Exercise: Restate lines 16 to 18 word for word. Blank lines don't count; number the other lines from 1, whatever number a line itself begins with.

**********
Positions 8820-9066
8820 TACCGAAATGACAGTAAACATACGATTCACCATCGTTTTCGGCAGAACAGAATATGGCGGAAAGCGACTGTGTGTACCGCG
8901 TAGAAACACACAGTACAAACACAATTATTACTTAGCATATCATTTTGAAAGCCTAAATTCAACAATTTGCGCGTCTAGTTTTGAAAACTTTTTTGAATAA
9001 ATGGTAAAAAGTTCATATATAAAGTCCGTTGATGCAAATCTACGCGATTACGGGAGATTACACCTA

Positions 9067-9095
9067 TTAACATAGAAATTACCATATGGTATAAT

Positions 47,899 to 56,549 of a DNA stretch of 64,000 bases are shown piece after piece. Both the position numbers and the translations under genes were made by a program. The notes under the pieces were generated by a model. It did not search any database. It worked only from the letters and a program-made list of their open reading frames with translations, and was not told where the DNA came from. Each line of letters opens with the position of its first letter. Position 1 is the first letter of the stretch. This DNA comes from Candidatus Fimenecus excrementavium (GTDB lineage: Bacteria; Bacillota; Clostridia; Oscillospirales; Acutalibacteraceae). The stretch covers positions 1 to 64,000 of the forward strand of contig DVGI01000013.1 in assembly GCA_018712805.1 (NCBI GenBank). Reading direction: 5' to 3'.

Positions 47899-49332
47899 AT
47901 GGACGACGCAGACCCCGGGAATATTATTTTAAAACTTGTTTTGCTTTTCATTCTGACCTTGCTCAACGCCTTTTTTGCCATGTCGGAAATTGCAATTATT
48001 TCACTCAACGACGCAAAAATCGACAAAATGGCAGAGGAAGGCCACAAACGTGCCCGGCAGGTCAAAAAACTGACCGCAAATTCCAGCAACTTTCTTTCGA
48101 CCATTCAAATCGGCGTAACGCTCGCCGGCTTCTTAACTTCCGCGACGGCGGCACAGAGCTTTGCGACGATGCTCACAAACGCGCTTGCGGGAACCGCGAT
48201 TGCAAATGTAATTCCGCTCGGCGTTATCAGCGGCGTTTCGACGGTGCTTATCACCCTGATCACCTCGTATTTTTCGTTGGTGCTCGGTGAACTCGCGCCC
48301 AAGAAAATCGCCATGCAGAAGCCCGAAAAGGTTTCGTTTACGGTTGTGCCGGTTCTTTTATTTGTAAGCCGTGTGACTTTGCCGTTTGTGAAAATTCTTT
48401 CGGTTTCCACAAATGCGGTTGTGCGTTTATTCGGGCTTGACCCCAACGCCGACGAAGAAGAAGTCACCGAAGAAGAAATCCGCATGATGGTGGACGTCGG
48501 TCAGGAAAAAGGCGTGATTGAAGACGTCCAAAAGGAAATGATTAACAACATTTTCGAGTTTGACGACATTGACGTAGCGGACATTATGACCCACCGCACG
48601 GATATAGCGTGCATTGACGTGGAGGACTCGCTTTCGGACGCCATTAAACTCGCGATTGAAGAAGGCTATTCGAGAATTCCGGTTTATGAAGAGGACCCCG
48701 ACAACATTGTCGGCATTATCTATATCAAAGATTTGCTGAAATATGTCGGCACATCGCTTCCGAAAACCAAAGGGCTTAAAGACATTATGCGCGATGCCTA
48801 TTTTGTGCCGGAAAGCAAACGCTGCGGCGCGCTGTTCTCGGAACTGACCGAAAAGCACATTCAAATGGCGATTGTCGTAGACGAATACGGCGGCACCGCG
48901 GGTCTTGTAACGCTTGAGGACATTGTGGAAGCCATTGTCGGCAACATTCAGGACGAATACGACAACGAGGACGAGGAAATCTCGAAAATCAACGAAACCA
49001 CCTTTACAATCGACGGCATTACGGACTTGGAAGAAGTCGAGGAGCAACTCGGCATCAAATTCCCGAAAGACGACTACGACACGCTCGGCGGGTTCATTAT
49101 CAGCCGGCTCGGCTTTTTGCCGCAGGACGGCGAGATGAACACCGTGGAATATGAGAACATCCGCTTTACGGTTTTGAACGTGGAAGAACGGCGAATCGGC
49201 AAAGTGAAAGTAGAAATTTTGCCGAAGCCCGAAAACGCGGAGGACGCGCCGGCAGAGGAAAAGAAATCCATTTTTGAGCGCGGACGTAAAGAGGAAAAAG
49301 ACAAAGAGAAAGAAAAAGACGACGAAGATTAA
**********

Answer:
48501 TCAGGAAAAAGGCGTGATTGAAGACGTCCAAAAGGAAATGATTAACAACATTTTCGAGTTTGACGACATTGACGTAGCGGACATTATGACCCACCGCACG
48601 GATATAGCGTGCATTGACGTGGAGGACTCGCTTTCGGACGCCATTAAACTCGCGATTGAAGAAGGCTATTCGAGAATTCCGGTTTATGAAGAGGACCCCG
48701 ACAACATTGTCGGCATTATCTATATCAAAGATTTGCTGAAATATGTCGGCACATCGCTTCCGAAAACCAAAGGGCTTAAAGACATTATGCGCGATGCCTA